Azam Khan, a former minister of Uttar Pradesh and a leader of the Samajwadi Party, was found guilty by the Special Court for MP/MLAs in Rampur for making hateful remarks against Yogi Adityanath, the chief minister of Uttar Pradesh and Prime Minister of India in 2019. He was also fined Rs. 25000 and given a three-year prison sentence.
Azam Khan has been charged with violating Sections 153A and 505 of the Indian Penal Code (IPC), which prohibit inciting hatred among classes on the basis of race, religion, caste, language, or place of residence. Section 505 is interpreted in conjunction with Section 125 of the 1951 Representation of the People Act. Khan might also lose his seat in the House as a result of the Supreme Court’s 2013 decision, which said that any member who receives a conviction for a crime that results in a sentence of two years or more loses their seat immediately and is disqualified from running for office for six years.
It refers to promoting hatred toward a specific group of people who belong to a different race, religion, caste, gender, sex, and so forth. It perpetuates discrimination by excluding the minority group from society’s social, political, and economic spheres.
The Law Commission of India defined hate speech as having the capacity to incite an individual or group to engage in acts of terrorism, genocide, ethnic cleansing, or antisocial behaviour in its 267th Report.
The Indian Penal Code, which largely addresses offenses against religion, contains the only provisions for hate speech in India; there is no distinct law that defines it.
Although no formal complaint must be made in order to take action, the Supreme Court ordered the police departments of three states to conduct suo moto steps against hate speech and treat it as a crime in October 2022. This decision followed numerous attempts by Vishwa Hindu Parishad to disparage the Muslim community with hate speech.
PROVISIONS REGARDING HATE SPEECH IN IPC AND OTHER ACTS:
The laws against hate speech have their roots in colonial periods when individuals were more likely to be influenced by and respond to religious feelings. All of this contributed to the Indian Penal Code’s 1860 inclusion of sections prohibiting hostility of other religions. The IPC sections that criminalise hate speech include:
- Section 295A: Intentional offences to the religious sentiments of any person or group.
- Trespassing in a place of reburial is covered by Section 297.
- Section 298 – Expressions made with the intent to offend someone’s religious beliefs.
- Making damaging remarks about national integration and unity is prohibited under Section 153B.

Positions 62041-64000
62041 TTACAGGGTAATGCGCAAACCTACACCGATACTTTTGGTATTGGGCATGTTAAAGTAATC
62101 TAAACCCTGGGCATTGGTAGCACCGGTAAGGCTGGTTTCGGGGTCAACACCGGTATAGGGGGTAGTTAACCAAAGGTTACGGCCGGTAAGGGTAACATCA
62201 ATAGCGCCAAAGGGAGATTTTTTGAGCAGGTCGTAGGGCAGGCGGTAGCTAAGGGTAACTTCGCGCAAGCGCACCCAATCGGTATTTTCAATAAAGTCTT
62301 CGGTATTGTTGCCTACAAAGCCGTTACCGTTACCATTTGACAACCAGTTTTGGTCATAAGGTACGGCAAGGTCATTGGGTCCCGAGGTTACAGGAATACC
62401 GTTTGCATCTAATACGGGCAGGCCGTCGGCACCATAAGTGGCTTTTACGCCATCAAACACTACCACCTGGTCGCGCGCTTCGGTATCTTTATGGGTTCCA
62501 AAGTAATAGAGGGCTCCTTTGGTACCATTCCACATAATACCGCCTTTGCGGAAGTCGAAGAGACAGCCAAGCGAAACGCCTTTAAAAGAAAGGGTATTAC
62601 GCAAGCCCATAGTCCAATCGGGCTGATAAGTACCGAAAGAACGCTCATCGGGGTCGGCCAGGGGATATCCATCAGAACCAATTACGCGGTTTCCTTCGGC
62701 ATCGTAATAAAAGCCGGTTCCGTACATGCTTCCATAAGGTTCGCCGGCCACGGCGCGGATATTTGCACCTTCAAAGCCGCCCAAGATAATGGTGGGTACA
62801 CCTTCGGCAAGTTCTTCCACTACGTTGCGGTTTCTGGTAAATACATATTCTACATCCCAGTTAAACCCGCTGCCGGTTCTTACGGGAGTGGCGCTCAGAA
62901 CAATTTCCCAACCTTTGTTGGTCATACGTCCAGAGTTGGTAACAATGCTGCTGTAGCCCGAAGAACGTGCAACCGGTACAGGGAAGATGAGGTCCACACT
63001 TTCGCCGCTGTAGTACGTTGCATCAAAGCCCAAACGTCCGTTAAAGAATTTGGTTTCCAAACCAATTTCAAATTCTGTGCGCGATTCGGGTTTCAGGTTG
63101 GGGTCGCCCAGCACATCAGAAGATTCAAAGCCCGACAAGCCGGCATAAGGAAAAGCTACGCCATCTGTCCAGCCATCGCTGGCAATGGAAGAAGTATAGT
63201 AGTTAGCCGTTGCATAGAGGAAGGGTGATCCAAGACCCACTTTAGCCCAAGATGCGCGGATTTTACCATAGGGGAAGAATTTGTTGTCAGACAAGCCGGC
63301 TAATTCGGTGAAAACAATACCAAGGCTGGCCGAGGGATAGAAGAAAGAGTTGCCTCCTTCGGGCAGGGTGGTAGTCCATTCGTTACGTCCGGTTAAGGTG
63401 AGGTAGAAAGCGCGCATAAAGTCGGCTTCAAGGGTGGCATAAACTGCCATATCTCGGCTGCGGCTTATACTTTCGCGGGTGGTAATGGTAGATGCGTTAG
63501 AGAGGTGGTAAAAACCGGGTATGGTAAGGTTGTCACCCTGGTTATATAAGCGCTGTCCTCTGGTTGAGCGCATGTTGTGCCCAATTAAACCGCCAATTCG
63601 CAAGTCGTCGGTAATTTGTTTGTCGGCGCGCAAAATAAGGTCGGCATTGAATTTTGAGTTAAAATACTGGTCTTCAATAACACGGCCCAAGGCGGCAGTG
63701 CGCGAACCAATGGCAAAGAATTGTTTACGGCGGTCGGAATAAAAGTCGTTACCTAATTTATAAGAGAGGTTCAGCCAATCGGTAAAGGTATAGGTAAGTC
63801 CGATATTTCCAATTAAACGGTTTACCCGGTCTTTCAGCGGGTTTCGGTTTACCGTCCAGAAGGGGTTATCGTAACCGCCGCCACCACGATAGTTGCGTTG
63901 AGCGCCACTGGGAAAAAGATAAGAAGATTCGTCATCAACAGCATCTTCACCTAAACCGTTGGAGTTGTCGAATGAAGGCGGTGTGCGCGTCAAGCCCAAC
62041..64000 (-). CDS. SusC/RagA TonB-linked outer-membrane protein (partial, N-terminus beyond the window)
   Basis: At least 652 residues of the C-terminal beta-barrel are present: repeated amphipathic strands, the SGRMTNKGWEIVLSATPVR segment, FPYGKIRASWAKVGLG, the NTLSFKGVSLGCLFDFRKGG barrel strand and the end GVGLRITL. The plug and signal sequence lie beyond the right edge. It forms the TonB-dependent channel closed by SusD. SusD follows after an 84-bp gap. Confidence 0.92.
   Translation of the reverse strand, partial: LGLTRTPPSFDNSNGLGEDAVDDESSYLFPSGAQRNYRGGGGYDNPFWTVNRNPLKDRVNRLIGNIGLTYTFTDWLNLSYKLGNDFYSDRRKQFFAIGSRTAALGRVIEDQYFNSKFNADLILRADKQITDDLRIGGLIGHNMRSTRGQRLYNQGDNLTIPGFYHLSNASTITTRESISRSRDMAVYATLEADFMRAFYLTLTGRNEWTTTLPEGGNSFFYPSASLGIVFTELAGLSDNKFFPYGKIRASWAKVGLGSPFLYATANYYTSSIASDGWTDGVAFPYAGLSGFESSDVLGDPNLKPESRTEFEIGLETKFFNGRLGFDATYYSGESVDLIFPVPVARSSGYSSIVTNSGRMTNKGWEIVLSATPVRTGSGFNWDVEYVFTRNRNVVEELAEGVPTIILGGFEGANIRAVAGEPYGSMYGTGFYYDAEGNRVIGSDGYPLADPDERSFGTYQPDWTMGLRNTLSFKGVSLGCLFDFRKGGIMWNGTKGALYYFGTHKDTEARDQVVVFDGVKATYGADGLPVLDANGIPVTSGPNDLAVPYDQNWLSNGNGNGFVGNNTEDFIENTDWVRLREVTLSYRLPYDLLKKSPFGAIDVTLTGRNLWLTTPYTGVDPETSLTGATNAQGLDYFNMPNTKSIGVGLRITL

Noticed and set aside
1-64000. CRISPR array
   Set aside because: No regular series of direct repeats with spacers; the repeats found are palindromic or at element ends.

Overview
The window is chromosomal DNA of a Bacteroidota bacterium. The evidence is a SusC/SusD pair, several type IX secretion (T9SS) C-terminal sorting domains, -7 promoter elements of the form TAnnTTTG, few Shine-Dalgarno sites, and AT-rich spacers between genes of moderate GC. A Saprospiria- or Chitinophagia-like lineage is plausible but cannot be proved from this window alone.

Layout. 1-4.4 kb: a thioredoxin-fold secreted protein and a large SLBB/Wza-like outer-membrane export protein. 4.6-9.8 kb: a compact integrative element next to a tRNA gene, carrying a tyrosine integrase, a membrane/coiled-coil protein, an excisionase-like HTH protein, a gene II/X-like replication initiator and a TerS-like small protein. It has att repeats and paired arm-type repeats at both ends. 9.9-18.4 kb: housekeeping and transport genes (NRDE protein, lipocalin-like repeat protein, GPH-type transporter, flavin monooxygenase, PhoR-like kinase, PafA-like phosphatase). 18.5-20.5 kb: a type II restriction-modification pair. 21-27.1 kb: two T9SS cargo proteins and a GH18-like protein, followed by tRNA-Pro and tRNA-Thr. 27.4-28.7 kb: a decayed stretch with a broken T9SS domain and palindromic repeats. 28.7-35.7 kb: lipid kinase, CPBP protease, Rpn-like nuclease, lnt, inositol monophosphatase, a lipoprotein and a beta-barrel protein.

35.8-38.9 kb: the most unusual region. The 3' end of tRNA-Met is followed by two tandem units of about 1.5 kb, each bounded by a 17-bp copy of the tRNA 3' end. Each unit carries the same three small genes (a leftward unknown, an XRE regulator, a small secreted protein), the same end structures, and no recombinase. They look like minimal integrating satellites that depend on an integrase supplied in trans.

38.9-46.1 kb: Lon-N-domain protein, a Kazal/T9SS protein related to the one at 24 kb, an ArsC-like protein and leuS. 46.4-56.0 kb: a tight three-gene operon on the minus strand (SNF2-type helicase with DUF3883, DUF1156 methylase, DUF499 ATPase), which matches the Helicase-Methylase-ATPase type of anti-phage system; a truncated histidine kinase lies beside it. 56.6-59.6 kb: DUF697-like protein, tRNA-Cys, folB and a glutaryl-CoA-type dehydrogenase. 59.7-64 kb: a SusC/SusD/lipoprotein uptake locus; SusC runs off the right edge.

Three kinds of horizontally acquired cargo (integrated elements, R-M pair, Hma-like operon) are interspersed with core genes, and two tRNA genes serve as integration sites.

- Sections 153A, 505, and Part 2 of the Representation of People Act, 1951 are additional IPC sections that were previously stated.
In addition to the IPC, Section 66A of the Information Technology Act stipulates that offenders who send objectionable communications via various forms of communication media will be punished. However, the Supreme Court of India invalidated it in Shreya Singhal v. Union of India in 2015 because it was “vague” and “violates free speech” and declared it to be unconstitutional.
VARIOUS COMMITTEES TO GIVE VIEWS ON HATE SPEECH
- T.K. Viswanathan Committee-
It was established to express opinions about internet crimes, particularly hate speech on various platforms. It is advised that hate speech be defined separately under IPC.
- Bezbaruah Committee-
Created to make recommendations for reducing racial prejudice against residents of the North-Eastern States.
ADDITIONAL CASES OF HATRED SPEECH
This is not the first time that this issue has gained attention; most recently, BJP spokespersons Nupur Sharma and Naveen Jindal made disparaging remarks against other religions, which caused a number of accidents throughout the nation. A tailor in Udaipur who spoke his opinions was murdered by a hacksaw. Nupur Sharma also received death threats.
Due to hate speech made by Hindu communalists against those who were participating in a protest against the Citizenship Amendment Act in 2020, Delhi Riots broke out. There was a great deal of bloodshed, and both public and private infrastructure suffered harm. Everything was based on false information.
During the Muzaffarnagar Riots in 2013, which took place in the Indian state of Uttar Pradesh, there was bloodshed from both the Hindu and Muslim populations as a result of the intercommunal fighting. These are regarded as some of the worst riots that UP has ever seen.
These hateful remarks sparked conflict and a massacre in Kashmir in 1990.
In addition to these, a number of powerful individuals delivered a number of hate speeches that upheaved society.
The moment has come to act assiduously to stop hate speech and draw a clear distinction between speech protected by the fundamental right to freedom of expression and speech that challenges unity and integrity or offends the feelings of marginalised groups of people.